Argentine Soccer Club Offers Fans an Implanted Chip “Ticket” | Sports Destination Management

Argentine Soccer Club Offers Fans an Implanted Chip “Ticket”

May 27, 2016 | By: Tracey Schelmetic

Depending on your perspective, it’s something cool, something straight out of a sci-fi movie or something that is just plain scary. An Argentine soccer club is testing out the idea of a microchip that could be implanted under the skin of fans with season tickets. The chips would then be scanned at the gate as the fans entered the stadium.

While it’s most certainly an effective marketing ploy, Club Atletico Tigre’s gimmick has met with some enthusiasm from the club’s most die-hard fans, according to Tony Connelly writing for The Drum. The team is calling it (appropriately) “the Passion ticket.”

“The ‘ticket’ is not so much a ticket as a microchip which is inserted under the skin and allows users entry into the stadium without the need for identification or a traditional season ticket,” wrote Connelly. “The first division side’s supporters are renowned for their passion and pride which can be summed up in their amorous chant called ‘I carry you inside me!’”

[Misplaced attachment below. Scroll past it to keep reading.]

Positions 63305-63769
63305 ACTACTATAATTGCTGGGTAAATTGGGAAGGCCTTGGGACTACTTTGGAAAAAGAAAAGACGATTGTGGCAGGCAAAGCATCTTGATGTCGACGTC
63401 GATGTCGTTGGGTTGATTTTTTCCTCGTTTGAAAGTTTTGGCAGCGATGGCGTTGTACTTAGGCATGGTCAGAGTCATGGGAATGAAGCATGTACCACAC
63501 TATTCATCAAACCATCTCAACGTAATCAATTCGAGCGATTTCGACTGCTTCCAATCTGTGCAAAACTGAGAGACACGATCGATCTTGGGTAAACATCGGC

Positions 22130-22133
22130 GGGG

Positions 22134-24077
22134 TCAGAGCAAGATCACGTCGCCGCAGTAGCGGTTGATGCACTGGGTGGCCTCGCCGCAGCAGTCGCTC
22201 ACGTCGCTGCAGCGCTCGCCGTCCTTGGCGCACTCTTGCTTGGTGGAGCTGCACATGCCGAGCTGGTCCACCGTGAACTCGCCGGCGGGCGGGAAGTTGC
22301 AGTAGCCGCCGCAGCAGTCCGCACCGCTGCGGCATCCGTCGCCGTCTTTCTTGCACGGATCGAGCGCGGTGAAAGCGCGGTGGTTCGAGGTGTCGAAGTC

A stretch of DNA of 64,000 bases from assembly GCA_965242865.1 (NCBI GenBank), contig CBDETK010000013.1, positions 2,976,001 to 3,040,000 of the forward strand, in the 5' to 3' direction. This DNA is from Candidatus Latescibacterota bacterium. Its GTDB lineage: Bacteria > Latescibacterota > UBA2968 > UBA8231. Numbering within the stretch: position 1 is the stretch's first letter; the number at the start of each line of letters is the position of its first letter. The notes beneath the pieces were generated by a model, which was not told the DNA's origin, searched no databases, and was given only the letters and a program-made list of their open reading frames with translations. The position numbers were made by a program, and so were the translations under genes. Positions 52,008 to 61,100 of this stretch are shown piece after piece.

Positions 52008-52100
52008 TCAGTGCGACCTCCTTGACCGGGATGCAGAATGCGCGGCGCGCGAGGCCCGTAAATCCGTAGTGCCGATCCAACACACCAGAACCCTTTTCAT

The chip would be similar to those implanted into dogs and cats so owners can locate them if they are picked up at a local animal shelter and scanned.

The club’s general secretary, Ezequiel Rocino, was the first to volunteer for the implant, which he had put into his arm, right under his tattoo of the team’s logo. The team has been quick to assure fans that the chip doesn’t have GPS technology and won’t be used to track them. Instead, fans with the chips will be able to skip the long lines into the stadium.

In comments to the Associated Press, Rocino highlighted that the club was “not doing anything invasive, just accelerating access. There’s no GPS tracker, just the member’s data.”

“The scanner will read the data on the implanted chip, and if the club member is up-to-date on his payments, will immediately open the security turnstile,” according to the club.

According to the Web site Sport Techie, the program still has a long way to go before actual implementation and still has numerous hurdles with local health and security agencies that undoubtedly will have a few questions to ask the team’s management. The program would also need to be cleared by the Argentine Football Association itself, even if it clears the initial governmental inquiries.

Those who support the microchip plan say it could improve stadium security, a very real issue in the wake of the Paris terrorist attacks earlier this year. Scottish authorities recently drew some criticism for their plans to use facial recognition software on fans entering sports stadiums.

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